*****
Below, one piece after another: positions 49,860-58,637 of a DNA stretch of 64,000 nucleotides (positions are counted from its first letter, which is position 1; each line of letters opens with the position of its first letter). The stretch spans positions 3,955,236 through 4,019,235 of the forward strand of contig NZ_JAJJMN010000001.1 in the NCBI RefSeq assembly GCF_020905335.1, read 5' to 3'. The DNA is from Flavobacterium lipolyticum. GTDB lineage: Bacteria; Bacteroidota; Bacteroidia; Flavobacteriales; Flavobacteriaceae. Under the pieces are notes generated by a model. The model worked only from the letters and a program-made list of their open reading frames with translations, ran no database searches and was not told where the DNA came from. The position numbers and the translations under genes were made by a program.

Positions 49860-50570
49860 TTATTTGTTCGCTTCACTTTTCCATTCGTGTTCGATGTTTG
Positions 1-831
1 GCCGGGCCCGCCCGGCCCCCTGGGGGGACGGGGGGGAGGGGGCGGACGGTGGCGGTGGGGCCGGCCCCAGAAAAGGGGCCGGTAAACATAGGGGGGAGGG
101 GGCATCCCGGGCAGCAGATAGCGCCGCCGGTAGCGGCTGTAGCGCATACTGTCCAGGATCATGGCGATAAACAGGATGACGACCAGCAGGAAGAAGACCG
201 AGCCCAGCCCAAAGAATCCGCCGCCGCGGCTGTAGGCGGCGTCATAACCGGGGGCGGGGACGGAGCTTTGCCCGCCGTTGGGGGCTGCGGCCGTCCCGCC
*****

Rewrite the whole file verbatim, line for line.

Below, one piece after another: positions 49,860-58,637 of a DNA stretch of 64,000 nucleotides (positions are counted from its first letter, which is position 1; each line of letters opens with the position of its first letter). The stretch spans positions 3,955,236 through 4,019,235 of the forward strand of contig NZ_JAJJMN010000001.1 in the NCBI RefSeq assembly GCF_020905335.1, read 5' to 3'. The DNA is from Flavobacterium lipolyticum. GTDB lineage: Bacteria; Bacteroidota; Bacteroidia; Flavobacteriales; Flavobacteriaceae. Under the pieces are notes generated by a model. The model worked only from the letters and a program-made list of their open reading frames with translations, ran no database searches and was not told where the DNA came from. The position numbers and the translations under genes were made by a program.

Positions 49860-50570
49860 TTATTTGTTCGCTTCACTTTTCCATTCGTGTTCGATGTTTG
Positions 1-831
1 GCCGGGCCCGCCCGGCCCCCTGGGGGGACGGGGGGGAGGGGGCGGACGGTGGCGGTGGGGCCGGCCCCAGAAAAGGGGCCGGTAAACATAGGGGGGAGGG
101 GGCATCCCGGGCAGCAGATAGCGCCGCCGGTAGCGGCTGTAGCGCATACTGTCCAGGATCATGGCGATAAACAGGATGACGACCAGCAGGAAGAAGACCG
201 AGCCCAGCCCAAAGAATCCGCCGCCGCGGCTGTAGGCGGCGTCATAACCGGGGGCGGGGACGGAGCTTTGCCCGCCGTTGGGGGCTGCGGCCGTCCCGCC